Back to Food

Back to Food

Back to food is a return to love and family. My parent’s Brooklyn brownstone was on the “over-ground railroad.’ How America’s largest migration happened was “over-ground,” according to The Warmth of Other Suns, by Isabel Wilkerson. Recently I asked my brother if he ever wondered why all of those people lived with us when we… Continue Reading

Godparents Day!

Godparents Day!

Happy Godparent’s Day! In the US, Godparents Day is celebrated on the first Sunday of June. I was thrilled to hear that this holiday existed. My Godparents were substitute parents for me. My primary Godmother, Aunt Sybil, was my mother’s oldest sister. She was my ‘other mother’ and teacher. She taught me about spirituality and… Continue Reading

Ageless & Fly

Ageless & Fly

My ‘Ageless, Fly, Advanced Humans’ Pinterest page is a work in progress. Curated to inspire, I expanded it recently in honor of Women’s History Month. I also inserted ‘Still radical’ to update the title. Still radical. The recent US presidential election has generated requests for my diversity and anti-racism work just as I moved on… Continue Reading

Afro-Vegan cooking

Afro-Vegan cooking

For Black History Month this year, I focused on Diaspora Afro-vegan cooking. Since adopting a plant-based diet, I was happy to discover that vegan versions of my favorite West African dishes – Groundnut Stew and Suya— can be delicious and satisfying. These are quick and easy recipes perfect for lunch or dinner. Everything you will… Continue Reading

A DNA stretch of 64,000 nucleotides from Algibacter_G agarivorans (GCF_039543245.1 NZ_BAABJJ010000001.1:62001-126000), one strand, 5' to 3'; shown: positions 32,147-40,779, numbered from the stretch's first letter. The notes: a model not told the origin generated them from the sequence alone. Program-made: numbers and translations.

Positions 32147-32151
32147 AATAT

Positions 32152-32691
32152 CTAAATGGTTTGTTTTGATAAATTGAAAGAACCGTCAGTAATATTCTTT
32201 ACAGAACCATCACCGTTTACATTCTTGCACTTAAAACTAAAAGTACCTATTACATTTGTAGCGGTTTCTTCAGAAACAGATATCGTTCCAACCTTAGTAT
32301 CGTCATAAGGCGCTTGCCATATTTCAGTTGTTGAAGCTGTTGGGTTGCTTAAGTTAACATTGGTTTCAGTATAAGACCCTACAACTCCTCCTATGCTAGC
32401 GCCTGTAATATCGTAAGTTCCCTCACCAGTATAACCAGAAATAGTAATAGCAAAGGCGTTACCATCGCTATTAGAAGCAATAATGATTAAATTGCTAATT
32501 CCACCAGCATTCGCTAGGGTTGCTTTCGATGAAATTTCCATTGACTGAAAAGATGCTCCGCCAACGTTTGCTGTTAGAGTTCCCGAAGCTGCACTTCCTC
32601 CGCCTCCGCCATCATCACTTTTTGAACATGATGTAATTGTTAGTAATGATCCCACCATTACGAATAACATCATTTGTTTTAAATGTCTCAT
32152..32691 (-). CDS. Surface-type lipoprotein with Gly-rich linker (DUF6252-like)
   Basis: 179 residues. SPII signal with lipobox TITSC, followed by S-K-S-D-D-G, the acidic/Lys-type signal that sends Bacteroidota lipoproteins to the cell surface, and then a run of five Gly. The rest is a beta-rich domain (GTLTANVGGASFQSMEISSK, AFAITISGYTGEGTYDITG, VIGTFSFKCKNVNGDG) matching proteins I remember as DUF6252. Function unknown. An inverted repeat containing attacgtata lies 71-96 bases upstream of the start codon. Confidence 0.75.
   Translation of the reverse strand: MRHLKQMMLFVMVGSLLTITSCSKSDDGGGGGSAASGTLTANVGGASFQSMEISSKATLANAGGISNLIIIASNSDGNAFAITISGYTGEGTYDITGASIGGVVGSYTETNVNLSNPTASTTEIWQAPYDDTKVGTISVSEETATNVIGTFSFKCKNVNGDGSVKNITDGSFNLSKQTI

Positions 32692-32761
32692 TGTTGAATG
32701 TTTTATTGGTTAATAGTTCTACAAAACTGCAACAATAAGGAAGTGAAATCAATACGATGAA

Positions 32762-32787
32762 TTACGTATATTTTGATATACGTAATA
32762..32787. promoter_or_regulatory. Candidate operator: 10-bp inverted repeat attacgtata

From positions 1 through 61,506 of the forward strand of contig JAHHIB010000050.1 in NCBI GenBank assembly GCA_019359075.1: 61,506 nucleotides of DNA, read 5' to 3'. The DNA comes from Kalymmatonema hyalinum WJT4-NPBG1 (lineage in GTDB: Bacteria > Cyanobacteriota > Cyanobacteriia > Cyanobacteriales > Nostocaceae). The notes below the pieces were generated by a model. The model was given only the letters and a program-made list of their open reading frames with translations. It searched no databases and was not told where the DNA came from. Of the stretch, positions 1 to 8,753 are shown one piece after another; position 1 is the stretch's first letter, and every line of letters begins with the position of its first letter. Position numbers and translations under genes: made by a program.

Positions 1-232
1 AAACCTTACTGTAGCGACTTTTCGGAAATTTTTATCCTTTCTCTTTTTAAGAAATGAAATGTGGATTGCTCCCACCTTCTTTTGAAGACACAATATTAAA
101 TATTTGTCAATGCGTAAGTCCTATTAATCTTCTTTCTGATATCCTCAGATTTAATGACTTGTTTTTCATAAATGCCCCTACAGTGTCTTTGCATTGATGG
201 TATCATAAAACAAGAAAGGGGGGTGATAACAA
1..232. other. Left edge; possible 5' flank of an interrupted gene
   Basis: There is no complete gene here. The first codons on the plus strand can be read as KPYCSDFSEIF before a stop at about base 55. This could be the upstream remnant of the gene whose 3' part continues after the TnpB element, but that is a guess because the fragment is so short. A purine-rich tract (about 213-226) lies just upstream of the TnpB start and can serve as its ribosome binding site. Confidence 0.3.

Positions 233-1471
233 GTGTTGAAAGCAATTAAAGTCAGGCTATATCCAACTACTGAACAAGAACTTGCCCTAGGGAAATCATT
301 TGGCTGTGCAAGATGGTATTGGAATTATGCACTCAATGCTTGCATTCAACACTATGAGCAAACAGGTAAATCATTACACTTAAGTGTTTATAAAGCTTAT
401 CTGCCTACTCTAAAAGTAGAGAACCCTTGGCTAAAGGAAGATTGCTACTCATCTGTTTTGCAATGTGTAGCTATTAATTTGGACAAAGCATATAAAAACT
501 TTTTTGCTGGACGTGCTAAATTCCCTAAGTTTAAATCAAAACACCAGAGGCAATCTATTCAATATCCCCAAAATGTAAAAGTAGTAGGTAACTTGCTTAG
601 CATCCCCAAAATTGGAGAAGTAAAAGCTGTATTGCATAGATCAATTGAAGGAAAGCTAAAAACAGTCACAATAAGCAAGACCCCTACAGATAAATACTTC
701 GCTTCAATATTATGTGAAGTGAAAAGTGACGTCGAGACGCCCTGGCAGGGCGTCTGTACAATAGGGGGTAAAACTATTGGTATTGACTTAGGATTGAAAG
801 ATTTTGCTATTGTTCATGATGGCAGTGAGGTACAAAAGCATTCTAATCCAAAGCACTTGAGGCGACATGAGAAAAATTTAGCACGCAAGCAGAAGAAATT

Affirmations for positivity

Affirmations for positivity

Affirmations for positive vibrations are needed now more than ever. Holiday blues and post-election woes have gotten us down. Rude and racist people are coming out of their closets. I noticed that my snap back timing has been off. When someone was rude to me, I was stunned. I didn’t have a quick comeback. It… Continue Reading

Witness, memory, autumn

Witness, memory, autumn

Witness and memory captures that sweet time between summer and winter called autumn. ‘Witness’ and ‘memory’ are also theme words used in an essay about the new Smithsonian National Museum of African American History and Culture #NMAAHC. Poet Elizabeth Alexander’s piece Can I Get a Witness justified nicely why we need a place to recall… Continue Reading

Liberty, Juneteenth

Liberty, Juneteenth

Liberty was a transcendent theme this year for my combined Fourth of July – Juneteenth post. I celebrated Juneteenth at a rally to save an abolitionist house in New York City. I rarely paired these two current holidays. Yet, they are so connected. With Friends of the Hopper-Gibbons House, historians, and preservationists, we gathered to… Continue Reading

Finding Sojourner and Elizabeth

Finding Sojourner and Elizabeth

Finding Sojourner Truth’s former residence at 74 Canal Street in New York City’s Chinatown was a fun find. She was a domestic worker and attended churches on John, Duane, and Church streets. The noted feminist also worked at a women’s shelter on Bowery, according to NY Historical Society records. In honor of Women’s History month… Continue Reading

Latina mental health

Latina mental health

Latina mental health was front and center for a change thanks to Smith College alum Dior Vargas ’09. The Latina feminist mental health activist and recipient of the White House Champion of Change for Disability Advocacy, presented insights about mental illness/health and race. Her clarion call was to all Latinas and People of Color (POC)… Continue Reading